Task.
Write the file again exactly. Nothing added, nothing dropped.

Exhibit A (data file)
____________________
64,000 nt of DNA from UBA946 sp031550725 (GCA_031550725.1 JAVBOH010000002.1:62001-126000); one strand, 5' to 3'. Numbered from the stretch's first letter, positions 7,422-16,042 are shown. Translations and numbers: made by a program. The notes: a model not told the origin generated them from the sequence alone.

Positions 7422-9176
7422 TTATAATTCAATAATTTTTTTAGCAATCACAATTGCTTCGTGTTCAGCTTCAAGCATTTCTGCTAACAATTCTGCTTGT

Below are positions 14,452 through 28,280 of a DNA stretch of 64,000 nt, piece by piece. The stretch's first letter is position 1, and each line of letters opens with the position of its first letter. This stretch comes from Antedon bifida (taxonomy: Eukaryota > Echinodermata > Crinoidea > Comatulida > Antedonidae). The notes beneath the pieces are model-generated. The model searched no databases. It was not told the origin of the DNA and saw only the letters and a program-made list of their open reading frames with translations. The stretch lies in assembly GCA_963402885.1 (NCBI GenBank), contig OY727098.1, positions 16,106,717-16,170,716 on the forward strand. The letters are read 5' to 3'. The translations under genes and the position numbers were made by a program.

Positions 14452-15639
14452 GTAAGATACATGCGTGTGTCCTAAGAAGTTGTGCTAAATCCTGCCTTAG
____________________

64,000 nt of DNA from UBA946 sp031550725 (GCA_031550725.1 JAVBOH010000002.1:62001-126000); one strand, 5' to 3'. Numbered from the stretch's first letter, positions 7,422-16,042 are shown. Translations and numbers: made by a program. The notes: a model not told the origin generated them from the sequence alone.

Positions 7422-9176
7422 TTATAATTCAATAATTTTTTTAGCAATCACAATTGCTTCGTGTTCAGCTTCAAGCATTTCTGCTAACAATTCTGCTTGT

Below are positions 14,452 through 28,280 of a DNA stretch of 64,000 nt, piece by piece. The stretch's first letter is position 1, and each line of letters opens with the position of its first letter. This stretch comes from Antedon bifida (taxonomy: Eukaryota > Echinodermata > Crinoidea > Comatulida > Antedonidae). The notes beneath the pieces are model-generated. The model searched no databases. It was not told the origin of the DNA and saw only the letters and a program-made list of their open reading frames with translations. The stretch lies in assembly GCA_963402885.1 (NCBI GenBank), contig OY727098.1, positions 16,106,717-16,170,716 on the forward strand. The letters are read 5' to 3'. The translations under genes and the position numbers were made by a program.

Positions 14452-15639
14452 GTAAGATACATGCGTGTGTCCTAAGAAGTTGTGCTAAATCCTGCCTTAG